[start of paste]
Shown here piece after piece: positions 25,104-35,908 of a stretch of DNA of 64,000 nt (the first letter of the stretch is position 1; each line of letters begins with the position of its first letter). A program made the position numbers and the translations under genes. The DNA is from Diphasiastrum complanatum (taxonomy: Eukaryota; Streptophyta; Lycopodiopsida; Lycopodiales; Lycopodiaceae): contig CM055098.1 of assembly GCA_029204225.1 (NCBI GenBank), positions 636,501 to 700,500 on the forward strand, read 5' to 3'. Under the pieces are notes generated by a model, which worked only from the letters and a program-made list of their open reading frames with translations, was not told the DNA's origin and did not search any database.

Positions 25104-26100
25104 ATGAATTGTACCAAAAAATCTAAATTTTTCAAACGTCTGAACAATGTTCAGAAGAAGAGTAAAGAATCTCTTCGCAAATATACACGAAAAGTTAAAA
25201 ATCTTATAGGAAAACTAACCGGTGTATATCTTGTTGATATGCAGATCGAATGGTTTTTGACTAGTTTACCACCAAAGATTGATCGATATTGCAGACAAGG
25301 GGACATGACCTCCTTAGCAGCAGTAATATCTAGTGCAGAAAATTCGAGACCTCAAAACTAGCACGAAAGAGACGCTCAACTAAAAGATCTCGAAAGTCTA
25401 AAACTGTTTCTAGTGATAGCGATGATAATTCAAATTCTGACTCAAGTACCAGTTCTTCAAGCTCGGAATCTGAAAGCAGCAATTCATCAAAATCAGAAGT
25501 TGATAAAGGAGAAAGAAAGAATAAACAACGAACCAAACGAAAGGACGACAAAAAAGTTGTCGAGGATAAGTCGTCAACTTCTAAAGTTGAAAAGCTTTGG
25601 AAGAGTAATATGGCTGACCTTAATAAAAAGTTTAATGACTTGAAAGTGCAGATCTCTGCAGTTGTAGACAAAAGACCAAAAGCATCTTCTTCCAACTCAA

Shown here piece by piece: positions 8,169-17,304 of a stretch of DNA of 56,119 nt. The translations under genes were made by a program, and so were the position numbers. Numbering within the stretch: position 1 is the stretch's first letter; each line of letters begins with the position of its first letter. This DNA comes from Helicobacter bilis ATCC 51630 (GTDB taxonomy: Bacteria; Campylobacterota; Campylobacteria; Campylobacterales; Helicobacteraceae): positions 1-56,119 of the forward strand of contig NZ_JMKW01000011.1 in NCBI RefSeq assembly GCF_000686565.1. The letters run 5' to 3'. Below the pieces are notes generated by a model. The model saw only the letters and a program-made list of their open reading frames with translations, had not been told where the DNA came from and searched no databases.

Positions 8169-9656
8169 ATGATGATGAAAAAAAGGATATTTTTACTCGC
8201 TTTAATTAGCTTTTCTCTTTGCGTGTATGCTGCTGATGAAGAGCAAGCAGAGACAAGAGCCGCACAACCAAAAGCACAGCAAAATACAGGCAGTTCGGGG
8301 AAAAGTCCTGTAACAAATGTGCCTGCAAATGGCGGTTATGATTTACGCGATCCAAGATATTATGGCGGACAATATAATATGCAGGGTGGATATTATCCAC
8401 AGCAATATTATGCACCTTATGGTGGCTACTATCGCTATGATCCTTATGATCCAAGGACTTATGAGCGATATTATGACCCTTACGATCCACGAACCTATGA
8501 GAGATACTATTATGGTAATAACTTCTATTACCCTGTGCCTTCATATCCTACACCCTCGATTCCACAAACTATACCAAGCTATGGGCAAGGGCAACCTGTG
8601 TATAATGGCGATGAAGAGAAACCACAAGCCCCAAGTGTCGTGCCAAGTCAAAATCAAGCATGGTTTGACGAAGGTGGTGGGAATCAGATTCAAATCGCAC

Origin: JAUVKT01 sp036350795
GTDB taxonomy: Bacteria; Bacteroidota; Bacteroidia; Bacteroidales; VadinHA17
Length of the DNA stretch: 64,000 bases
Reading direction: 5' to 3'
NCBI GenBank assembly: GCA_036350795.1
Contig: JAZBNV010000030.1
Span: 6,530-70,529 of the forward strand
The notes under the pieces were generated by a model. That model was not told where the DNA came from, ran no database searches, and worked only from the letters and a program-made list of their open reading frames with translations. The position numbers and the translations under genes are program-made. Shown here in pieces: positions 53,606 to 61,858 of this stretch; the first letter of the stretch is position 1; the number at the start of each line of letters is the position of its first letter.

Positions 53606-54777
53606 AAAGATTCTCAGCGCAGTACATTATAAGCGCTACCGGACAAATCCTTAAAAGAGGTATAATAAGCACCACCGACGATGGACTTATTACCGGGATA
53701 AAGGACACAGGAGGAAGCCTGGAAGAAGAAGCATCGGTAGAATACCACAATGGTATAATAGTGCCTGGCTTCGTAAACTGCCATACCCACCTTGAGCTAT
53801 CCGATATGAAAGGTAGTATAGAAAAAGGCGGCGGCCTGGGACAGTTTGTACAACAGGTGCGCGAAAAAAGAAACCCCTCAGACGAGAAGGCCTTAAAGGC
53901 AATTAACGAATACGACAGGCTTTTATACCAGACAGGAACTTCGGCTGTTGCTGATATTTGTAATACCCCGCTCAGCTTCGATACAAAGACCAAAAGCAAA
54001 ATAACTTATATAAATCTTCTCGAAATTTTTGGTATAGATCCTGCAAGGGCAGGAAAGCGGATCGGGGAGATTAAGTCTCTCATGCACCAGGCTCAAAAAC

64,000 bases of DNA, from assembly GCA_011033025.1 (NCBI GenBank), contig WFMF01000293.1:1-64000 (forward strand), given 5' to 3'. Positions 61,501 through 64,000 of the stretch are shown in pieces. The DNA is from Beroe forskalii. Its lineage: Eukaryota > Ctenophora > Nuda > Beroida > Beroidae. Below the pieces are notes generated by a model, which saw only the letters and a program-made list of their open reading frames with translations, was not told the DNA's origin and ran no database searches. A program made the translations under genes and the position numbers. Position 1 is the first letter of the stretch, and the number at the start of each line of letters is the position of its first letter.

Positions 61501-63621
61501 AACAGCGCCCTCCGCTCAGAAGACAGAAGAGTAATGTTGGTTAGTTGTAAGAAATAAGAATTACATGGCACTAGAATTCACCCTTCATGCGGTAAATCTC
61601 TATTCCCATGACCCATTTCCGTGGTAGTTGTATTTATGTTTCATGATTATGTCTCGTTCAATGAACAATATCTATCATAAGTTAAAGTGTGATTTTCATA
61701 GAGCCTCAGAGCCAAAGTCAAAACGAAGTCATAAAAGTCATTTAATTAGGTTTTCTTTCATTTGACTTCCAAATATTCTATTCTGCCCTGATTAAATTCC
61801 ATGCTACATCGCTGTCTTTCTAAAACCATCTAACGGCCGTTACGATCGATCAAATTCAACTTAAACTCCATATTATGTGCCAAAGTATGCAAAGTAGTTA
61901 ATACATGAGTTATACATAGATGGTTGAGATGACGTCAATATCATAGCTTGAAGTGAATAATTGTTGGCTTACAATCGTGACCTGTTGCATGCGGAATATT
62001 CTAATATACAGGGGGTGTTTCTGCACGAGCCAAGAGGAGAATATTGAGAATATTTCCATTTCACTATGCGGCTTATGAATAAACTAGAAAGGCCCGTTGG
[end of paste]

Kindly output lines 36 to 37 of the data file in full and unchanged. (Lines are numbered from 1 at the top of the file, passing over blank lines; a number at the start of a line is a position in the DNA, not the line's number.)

61801 ATGCTACATCGCTGTCTTTCTAAAACCATCTAACGGCCGTTACGATCGATCAAATTCAACTTAAACTCCATATTATGTGCCAAAGTATGCAAAGTAGTTA
61901 ATACATGAGTTATACATAGATGGTTGAGATGACGTCAATATCATAGCTTGAAGTGAATAATTGTTGGCTTACAATCGTGACCTGTTGCATGCGGAATATT